The breakdown of who voted won’t be released for a while, but we do know some facts and figures about this year’s election – and we’re pretty sure the #WhyIVote/#KateSentMe campaign played its part.
Turnout as a percentage of enrolled electors was 79.8 percent, the highest since 2005. And the number of special votes – partly made up of all the voters lining up in queues at the universities in the days before polling day – was the highest ever at 17 percent, or 446,287 of the votes cast.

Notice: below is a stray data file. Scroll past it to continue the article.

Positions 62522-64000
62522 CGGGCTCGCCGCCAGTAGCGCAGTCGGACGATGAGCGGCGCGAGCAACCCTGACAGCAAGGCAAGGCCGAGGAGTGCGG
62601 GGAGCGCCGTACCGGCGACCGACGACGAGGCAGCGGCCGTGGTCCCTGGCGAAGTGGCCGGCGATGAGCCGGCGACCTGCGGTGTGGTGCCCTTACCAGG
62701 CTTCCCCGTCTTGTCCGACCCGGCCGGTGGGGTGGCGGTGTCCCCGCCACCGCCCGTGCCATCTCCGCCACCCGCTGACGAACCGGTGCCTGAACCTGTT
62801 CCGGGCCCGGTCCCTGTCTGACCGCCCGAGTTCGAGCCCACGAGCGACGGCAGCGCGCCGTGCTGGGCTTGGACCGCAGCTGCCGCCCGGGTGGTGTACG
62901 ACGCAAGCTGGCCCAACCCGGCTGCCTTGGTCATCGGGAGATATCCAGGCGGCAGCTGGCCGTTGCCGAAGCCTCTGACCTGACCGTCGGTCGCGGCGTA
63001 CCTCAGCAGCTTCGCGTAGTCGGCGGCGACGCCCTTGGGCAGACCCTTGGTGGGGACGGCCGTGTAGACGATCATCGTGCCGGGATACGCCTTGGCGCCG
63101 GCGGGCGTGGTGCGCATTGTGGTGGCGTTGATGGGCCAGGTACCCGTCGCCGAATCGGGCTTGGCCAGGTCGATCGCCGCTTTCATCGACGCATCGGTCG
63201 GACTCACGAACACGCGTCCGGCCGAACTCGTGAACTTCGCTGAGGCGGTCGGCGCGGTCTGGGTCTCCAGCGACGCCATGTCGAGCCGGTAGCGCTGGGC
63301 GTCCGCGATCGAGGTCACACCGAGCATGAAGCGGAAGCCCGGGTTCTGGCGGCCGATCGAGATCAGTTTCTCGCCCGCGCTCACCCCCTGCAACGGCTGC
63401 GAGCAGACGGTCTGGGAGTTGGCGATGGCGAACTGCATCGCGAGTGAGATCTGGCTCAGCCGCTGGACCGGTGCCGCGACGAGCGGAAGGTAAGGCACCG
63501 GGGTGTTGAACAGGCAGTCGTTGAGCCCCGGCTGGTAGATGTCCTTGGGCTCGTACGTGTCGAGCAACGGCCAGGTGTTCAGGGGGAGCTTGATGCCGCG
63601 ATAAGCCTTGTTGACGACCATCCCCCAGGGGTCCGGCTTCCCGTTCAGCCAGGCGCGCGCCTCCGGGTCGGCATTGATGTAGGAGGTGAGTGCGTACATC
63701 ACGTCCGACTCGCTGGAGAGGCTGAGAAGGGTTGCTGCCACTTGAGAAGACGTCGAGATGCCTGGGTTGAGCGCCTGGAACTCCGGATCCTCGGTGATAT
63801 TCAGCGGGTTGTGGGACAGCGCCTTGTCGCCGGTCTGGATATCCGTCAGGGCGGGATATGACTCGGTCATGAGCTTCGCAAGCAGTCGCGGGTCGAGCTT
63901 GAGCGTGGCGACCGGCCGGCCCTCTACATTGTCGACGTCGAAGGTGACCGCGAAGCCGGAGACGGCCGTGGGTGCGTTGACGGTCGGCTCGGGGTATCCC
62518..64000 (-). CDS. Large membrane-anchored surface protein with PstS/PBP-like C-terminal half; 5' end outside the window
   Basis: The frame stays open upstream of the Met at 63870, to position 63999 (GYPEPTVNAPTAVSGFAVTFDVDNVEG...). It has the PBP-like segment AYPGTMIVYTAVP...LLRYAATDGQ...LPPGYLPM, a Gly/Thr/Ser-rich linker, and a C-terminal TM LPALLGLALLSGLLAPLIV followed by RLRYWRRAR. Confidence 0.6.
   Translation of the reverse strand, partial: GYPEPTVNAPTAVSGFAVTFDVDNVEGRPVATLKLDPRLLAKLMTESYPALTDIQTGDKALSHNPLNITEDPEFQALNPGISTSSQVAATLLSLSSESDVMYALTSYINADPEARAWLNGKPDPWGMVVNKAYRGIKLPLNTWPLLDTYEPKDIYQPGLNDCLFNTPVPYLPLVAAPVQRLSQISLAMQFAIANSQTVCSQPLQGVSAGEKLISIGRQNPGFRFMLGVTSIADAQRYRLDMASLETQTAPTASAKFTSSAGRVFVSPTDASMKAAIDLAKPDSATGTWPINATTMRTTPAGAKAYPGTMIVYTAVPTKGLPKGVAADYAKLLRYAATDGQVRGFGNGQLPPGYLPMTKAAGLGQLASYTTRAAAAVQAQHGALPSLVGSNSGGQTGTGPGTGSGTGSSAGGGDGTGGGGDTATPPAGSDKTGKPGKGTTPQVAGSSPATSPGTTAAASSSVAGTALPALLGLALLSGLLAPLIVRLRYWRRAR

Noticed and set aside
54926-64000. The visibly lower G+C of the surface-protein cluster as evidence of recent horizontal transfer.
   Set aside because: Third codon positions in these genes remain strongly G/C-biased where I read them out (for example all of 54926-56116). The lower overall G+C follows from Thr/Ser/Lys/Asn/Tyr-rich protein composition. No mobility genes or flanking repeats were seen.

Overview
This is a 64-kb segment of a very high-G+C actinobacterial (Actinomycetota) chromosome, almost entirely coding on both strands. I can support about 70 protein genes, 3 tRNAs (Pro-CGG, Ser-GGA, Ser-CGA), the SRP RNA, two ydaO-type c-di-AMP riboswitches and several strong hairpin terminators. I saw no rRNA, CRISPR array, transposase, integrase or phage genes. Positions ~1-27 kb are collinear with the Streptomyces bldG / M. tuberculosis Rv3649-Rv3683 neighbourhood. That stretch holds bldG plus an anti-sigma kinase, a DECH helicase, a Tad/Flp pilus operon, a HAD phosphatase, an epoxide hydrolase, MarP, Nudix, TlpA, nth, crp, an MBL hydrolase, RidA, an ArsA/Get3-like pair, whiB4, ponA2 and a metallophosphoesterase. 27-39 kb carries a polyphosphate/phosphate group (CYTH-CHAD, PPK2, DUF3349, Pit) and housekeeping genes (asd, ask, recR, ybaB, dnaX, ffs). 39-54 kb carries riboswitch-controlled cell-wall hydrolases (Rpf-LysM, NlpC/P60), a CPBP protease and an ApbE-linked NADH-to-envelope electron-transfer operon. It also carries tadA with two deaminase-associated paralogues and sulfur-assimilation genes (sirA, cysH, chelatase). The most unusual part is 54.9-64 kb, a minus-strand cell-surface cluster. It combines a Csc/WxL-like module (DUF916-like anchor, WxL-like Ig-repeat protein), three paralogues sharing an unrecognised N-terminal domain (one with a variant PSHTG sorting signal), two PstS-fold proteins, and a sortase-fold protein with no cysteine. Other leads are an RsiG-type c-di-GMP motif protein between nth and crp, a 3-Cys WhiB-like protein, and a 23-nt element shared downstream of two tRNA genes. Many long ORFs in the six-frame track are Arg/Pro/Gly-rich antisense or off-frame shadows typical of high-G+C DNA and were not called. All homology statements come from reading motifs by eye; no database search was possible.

That meant Labour and the Green Party gained one seat each from the special votes, while National lost two.
But the final enrolment rate (92.4%) was still down on the previous election’s rate of 92.6 percent.
So there is still work to do to get young women and men to vote. The evidence shows that people who vote as soon as they are eligible continue voting. At age 24, this writer’s daughter has already voted in three elections.
So please encourage the 18 year olds in your life to enrol as soon as they can. As Kate Sheppard said: “Do not think your single vote does not matter much. The rain that refreshes the parched ground is made up of single drops.”